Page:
Some judges say the document problems are persisting.

Justice Arthur Schack of State Supreme Court in Brooklyn, who's gained national attention for throwing out flawed foreclosure cases, said he's still finding errors. In a stack of foreclosure cases sitting on his desk, he said he found flaws in most of them after a 10-minute once-over.

"It's nice of Bank of America to issue a press release," Schack said. "But they'd better file all their paperwork and makes sure it's done correctly, because they're asking me to take someone's house away."

Florida has been the state most affected by the document mess. Officials there say they're skeptical that banks have managed to resolve their paperwork problems so fast.

Chief Judge J. Thomas McGrady of Florida's 6th Judicial Circuit on Florida's Gulf coast, said judges in his circuit will scrutinize foreclosure documents, case by case.

Peter Ticktin, a Florida plaintiffs' attorney, said, "Pragmatically, it is impossible" for the bank to fix documents so quickly.

Bank of America says it will begin next week to refile documents for more than 100,000 foreclosure cases. CEO Brian Moynihan said on a conference call Tuesday that employees who have reviewed the bank's documents have found no inaccurate information that "would affect the plain facts of the foreclosure."

The federal government is also starting to get involved. Housing and Urban Development Secretary Shaun Donovan, Treasury Secretary Timothy Geithner and other officials plan to meet on the issue Wednesday, but no announcements are planned.

Officials from the Federal Housing Administration, a government agency that guarantees home loans, have found clear disparities in how five major lenders have been responding to distressed homeowners after a four-month review of their practices, according to an administration official who declined to be named because the probe was not complete.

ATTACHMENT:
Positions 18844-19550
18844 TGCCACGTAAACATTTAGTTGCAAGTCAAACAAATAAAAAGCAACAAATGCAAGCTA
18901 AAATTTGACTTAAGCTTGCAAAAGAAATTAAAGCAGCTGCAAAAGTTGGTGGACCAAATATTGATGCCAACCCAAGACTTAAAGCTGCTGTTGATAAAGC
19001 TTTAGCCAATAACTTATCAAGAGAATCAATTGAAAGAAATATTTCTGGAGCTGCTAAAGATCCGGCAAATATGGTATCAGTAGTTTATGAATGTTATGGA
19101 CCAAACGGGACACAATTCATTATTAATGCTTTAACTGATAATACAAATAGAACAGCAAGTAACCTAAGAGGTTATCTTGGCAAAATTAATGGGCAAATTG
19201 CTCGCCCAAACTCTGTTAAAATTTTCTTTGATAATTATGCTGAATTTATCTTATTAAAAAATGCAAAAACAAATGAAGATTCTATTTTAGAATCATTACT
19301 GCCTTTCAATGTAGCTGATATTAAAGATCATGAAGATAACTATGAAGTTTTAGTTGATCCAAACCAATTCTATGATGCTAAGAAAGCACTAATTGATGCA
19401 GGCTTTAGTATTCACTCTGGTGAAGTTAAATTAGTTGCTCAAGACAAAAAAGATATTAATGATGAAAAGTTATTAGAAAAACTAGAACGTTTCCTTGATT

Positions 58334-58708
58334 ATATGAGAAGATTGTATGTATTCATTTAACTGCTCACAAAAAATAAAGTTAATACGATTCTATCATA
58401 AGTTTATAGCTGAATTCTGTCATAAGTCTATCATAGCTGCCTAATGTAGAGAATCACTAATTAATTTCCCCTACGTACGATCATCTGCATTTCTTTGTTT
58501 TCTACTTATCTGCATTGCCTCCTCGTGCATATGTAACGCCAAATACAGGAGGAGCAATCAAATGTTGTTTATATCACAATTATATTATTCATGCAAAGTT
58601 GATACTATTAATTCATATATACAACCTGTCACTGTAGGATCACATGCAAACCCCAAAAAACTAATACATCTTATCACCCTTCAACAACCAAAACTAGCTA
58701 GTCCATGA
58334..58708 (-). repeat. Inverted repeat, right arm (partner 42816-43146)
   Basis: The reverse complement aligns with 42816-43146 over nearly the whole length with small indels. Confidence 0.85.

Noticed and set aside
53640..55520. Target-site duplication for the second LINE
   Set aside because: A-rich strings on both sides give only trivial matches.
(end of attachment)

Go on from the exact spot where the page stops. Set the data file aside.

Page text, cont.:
The review was reported earlier by the Wall Street Journal. The official declined to name the lenders in question. The government has the power to fine lenders not complying with FHA guidelines.

The White House has said federal agencies are investigating the allegations of flawed foreclosure documents. But the Obama administration has rebuffed calls for a national halt to foreclosures. It says doing so could hurt the housing market by making it harder for buyers of foreclosed homes to complete their transactions.

Attention will shift next month to Capitol Hill, where House and Senate lawmakers have scheduled hearings.

Rep. Maxine Waters, D-Calif., said Tuesday that she was "disappointed by Bank of America's rush to resume foreclosures after such a short review." Waters has introduced legislation that would bar lenders from foreclosing without offering homeowners any assistance.

Consumer advocates and some lawmakers, meanwhile, argue that banks need to do far more than refile and re-sign piles of flawed documents. They say the banks must correct the way they handle foreclosures and requests for aid from distressed homeowners. Those efforts have been widely criticized as inadequate.